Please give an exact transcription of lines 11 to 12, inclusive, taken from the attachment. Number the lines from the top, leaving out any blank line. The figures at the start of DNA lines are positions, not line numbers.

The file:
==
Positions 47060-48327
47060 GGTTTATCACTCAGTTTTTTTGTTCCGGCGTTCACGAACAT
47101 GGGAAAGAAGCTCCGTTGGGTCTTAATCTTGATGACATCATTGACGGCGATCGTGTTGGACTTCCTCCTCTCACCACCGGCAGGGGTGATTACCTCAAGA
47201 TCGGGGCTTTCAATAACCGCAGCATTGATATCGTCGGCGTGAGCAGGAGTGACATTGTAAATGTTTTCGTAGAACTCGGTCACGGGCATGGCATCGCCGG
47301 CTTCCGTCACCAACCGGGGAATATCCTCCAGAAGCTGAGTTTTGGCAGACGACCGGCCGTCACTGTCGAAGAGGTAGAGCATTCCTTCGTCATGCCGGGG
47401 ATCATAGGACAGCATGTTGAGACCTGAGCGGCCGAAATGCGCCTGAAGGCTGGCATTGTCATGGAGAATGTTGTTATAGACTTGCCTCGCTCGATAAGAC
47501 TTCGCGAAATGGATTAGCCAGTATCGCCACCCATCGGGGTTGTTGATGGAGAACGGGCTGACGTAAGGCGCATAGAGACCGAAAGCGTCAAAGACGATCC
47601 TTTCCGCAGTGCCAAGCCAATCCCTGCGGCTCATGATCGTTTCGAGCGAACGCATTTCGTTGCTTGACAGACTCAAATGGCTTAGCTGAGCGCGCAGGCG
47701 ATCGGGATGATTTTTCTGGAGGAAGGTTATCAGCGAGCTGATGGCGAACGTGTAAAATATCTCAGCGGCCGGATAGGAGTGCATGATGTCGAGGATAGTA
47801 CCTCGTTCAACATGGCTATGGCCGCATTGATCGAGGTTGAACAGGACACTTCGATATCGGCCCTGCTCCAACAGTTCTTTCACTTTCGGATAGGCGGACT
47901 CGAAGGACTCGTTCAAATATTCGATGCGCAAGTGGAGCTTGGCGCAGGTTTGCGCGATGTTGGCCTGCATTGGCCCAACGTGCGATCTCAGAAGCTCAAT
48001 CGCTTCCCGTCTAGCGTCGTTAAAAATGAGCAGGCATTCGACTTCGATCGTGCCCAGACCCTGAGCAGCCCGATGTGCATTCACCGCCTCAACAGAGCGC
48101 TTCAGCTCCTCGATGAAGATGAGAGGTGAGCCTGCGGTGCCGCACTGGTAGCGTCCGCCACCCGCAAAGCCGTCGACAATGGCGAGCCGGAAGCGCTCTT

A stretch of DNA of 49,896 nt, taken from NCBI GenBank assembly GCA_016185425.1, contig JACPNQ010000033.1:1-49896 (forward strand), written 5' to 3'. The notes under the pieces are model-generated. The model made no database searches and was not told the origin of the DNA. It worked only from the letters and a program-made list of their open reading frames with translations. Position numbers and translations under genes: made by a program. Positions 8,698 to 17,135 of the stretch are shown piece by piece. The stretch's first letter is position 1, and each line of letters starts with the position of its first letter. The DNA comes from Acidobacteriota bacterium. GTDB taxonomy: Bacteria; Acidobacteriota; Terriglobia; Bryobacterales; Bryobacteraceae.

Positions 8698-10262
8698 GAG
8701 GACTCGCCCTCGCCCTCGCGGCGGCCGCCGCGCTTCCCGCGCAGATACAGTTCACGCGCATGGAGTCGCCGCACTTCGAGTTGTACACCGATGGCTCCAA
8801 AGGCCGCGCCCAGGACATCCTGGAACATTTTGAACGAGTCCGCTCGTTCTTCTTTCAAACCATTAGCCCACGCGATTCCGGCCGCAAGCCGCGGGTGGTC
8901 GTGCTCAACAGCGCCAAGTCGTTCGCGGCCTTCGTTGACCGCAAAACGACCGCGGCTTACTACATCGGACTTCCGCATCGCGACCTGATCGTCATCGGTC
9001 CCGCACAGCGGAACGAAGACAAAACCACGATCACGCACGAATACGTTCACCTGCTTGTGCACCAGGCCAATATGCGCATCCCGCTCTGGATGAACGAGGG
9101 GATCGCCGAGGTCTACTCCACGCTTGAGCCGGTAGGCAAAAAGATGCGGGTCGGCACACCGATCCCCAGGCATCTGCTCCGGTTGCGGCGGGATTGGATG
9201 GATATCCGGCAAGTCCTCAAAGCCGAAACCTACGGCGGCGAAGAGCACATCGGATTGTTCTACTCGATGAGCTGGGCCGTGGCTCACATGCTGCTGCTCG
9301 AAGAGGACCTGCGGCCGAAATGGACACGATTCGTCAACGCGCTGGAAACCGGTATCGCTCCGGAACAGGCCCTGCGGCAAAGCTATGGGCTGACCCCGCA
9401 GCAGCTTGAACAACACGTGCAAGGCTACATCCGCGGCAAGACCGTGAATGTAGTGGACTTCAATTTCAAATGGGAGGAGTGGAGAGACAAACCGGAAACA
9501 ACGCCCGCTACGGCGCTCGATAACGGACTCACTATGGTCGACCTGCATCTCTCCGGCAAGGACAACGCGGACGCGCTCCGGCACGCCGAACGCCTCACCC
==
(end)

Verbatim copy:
47901 CGAAGGACTCGTTCAAATATTCGATGCGCAAGTGGAGCTTGGCGCAGGTTTGCGCGATGTTGGCCTGCATTGGCCCAACGTGCGATCTCAGAAGCTCAAT
48001 CGCTTCCCGTCTAGCGTCGTTAAAAATGAGCAGGCATTCGACTTCGATCGTGCCCAGACCCTGAGCAGCCCGATGTGCATTCACCGCCTCAACAGAGCGC